The national health insurance benefit for breast cancer is expected to expand.
The Health Insurance Review & Assessment Service will prepare a revision for ‘details on the criteria and methods for applying insurance benefit to drug prescribedㆍadministered to cancer patients,’ and collect related opinions by Wednesday, 28th. There are new standards for three types of chemotherapy.
In the revision, a new standard was established for the use of Novartis’ Kisqali in breast cancer patients.
Kisqali is a drug for advanced or metastatic breast cancer that is HR-positive and HER2-negative and was approved in South Korea in October last year. It has a mechanism to suppress Protein Kinase, an enzyme that catalyzes the phosphorylation of proteins.
The newly established insurance benefits are for ▲Kisqali + Letrozole ▲Kisqali + Anastrozole ▲Kisqali + Fulvestrant.
Among these, for ‘Kisqali + Letrozole’ and ‘Kisqali + Ansatrozole,’ which gained insurance benefit as the first treatment, the national health insurance benefit will be applied for metastatic and recurrent breast cancer patients who satisfy all three conditions: ‘HER2-negative’, ‘HR-positive,’ and ‘have not previously been administered nonsteroidal aromatase inhibitor.’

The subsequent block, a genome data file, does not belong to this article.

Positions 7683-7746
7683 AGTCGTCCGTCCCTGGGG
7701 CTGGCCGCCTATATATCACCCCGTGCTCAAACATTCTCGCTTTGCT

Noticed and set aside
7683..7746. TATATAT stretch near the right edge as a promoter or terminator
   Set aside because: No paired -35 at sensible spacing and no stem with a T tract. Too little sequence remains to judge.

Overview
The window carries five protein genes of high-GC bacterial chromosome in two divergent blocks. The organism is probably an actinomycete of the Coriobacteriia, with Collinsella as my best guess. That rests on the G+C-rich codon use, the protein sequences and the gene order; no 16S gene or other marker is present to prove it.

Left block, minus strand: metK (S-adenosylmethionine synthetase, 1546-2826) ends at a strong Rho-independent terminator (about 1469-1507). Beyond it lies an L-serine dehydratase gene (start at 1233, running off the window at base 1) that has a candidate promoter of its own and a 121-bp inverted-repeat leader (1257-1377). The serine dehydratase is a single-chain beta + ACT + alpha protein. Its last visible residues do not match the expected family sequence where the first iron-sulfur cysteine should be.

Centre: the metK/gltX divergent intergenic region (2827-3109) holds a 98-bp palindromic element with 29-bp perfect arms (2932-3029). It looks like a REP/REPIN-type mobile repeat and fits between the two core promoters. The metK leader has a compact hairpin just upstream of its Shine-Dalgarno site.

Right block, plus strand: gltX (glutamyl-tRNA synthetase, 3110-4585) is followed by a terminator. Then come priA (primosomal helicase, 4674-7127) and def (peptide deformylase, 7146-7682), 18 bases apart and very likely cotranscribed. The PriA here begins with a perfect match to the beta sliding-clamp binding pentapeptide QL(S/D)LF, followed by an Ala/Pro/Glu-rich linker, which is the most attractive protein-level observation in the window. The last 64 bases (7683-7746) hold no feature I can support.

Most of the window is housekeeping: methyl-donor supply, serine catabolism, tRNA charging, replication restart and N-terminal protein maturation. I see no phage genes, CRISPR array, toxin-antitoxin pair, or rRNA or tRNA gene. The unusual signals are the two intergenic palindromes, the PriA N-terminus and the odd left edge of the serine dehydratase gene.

However, if a nonsteroidal aromatase inhibitor is used as preoperative chemotherapy or postoperative adjuvant therapy, the reimbursement will be applied for relapses one year after the end of an administration.
At the second stage of administration, premenopausal women, who fail chemotherapy, are reimbursable. In this case, they should be administered Goserelin or Leuprolide at intervals of four weeks.
The combination therapy of ‘Kisqali’ and AstraZeneca’s ‘Fulvestrant (Faslodex Inj.)’ was directed to provide insurance benefits during the second stage of administration.
This chemotherapy will be recognized as the national health insurance benefit for metastatic and recurrent breast cancer patients after menopausal when these are met: ‘HER2-negative’, ‘HR-positive,’ if the patients have not previously been administered a CDK4/6 inhibitor or Fulvestrant’, and ‘if it has progressed after the previous endocrine therapy (if it has progressed during or within a month after the conventional treatment or during or within one year after the postoperative adjuvant therapy).
The Health Insurance Review & Assessment Service plans to implement it on November 1st (Sunday) after collecting opinions on the revision.